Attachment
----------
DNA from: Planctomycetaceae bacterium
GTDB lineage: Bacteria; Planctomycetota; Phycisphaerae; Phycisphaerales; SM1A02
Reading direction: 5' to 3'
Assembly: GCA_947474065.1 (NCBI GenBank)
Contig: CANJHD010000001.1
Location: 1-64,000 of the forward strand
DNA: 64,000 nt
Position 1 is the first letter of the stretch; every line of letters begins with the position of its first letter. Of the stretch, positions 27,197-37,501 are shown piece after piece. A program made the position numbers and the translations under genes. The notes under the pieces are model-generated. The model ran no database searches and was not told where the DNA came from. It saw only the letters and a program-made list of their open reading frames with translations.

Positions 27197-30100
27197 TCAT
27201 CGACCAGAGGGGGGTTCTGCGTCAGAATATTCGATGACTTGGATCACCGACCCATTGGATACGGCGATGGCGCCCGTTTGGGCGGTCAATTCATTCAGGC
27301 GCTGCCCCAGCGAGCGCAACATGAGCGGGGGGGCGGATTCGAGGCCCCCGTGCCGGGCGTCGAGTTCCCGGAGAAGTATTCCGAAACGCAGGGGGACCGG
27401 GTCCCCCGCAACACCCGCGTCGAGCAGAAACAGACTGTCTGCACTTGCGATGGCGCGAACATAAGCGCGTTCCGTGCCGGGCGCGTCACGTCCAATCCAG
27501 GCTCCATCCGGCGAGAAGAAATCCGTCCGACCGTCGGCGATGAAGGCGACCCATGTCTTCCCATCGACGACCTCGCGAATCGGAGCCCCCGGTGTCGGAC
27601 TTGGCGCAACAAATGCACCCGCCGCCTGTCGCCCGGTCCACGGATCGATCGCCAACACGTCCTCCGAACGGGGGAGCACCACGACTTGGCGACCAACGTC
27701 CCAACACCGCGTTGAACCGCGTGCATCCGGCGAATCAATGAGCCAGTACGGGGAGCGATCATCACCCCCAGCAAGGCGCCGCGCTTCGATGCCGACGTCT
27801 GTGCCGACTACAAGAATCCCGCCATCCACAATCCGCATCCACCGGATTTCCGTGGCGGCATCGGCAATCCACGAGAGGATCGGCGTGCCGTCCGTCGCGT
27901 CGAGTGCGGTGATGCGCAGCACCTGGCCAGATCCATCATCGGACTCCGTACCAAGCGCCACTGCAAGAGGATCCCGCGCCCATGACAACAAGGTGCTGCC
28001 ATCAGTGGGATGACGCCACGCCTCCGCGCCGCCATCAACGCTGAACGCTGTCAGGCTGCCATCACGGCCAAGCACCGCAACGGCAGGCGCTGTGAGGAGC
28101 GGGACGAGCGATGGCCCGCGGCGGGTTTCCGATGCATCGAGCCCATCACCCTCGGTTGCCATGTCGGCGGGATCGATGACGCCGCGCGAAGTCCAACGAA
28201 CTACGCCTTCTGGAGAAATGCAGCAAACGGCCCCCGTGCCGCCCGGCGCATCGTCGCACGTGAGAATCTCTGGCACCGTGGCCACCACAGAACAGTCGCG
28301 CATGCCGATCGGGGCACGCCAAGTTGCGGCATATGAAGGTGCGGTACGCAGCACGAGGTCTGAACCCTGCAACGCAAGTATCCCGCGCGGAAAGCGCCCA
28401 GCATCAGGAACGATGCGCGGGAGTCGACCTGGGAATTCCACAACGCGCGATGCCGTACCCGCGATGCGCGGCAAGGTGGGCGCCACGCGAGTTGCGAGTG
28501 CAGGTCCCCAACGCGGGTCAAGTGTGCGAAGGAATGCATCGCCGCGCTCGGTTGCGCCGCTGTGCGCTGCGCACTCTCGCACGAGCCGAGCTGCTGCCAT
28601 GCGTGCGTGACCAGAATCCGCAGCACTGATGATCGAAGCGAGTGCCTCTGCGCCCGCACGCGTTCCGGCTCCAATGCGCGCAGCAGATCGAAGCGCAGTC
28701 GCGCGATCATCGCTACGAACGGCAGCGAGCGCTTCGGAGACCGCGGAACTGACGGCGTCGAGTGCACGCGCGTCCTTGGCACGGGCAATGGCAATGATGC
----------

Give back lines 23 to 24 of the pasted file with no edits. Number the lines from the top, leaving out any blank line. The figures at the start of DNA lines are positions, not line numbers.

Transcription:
28401 GCATCAGGAACGATGCGCGGGAGTCGACCTGGGAATTCCACAACGCGCGATGCCGTACCCGCGATGCGCGGCAAGGTGGGCGCCACGCGAGTTGCGAGTG
28501 CAGGTCCCCAACGCGGGTCAAGTGTGCGAAGGAATGCATCGCCGCGCTCGGTTGCGCCGCTGTGCGCTGCGCACTCTCGCACGAGCCGAGCTGCTGCCAT